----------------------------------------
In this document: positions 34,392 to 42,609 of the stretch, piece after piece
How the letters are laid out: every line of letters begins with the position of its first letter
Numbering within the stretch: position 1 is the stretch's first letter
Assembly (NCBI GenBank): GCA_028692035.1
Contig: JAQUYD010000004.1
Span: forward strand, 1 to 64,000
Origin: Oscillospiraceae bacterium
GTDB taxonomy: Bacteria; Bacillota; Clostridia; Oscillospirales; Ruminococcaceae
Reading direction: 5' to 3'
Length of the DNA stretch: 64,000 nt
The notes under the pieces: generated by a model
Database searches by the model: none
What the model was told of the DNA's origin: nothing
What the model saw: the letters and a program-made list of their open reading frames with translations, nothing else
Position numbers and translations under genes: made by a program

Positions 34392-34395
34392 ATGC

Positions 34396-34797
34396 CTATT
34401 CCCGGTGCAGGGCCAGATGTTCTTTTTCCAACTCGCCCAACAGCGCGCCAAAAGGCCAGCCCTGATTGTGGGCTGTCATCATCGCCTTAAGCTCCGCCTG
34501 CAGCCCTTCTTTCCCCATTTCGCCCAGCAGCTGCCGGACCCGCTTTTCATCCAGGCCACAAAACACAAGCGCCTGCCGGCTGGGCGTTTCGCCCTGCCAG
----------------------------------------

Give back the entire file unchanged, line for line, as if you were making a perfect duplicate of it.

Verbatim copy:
In this document: positions 34,392 to 42,609 of the stretch, piece after piece
How the letters are laid out: every line of letters begins with the position of its first letter
Numbering within the stretch: position 1 is the stretch's first letter
Assembly (NCBI GenBank): GCA_028692035.1
Contig: JAQUYD010000004.1
Span: forward strand, 1 to 64,000
Origin: Oscillospiraceae bacterium
GTDB taxonomy: Bacteria; Bacillota; Clostridia; Oscillospirales; Ruminococcaceae
Reading direction: 5' to 3'
Length of the DNA stretch: 64,000 nt
The notes under the pieces: generated by a model
Database searches by the model: none
What the model was told of the DNA's origin: nothing
What the model saw: the letters and a program-made list of their open reading frames with translations, nothing else
Position numbers and translations under genes: made by a program

Positions 34392-34395
34392 ATGC

Positions 34396-34797
34396 CTATT
34401 CCCGGTGCAGGGCCAGATGTTCTTTTTCCAACTCGCCCAACAGCGCGCCAAAAGGCCAGCCCTGATTGTGGGCTGTCATCATCGCCTTAAGCTCCGCCTG
34501 CAGCCCTTCTTTCCCCATTTCGCCCAGCAGCTGCCGGACCCGCTTTTCATCCAGGCCACAAAACACAAGCGCCTGCCGGCTGGGCGTTTCGCCCTGCCAG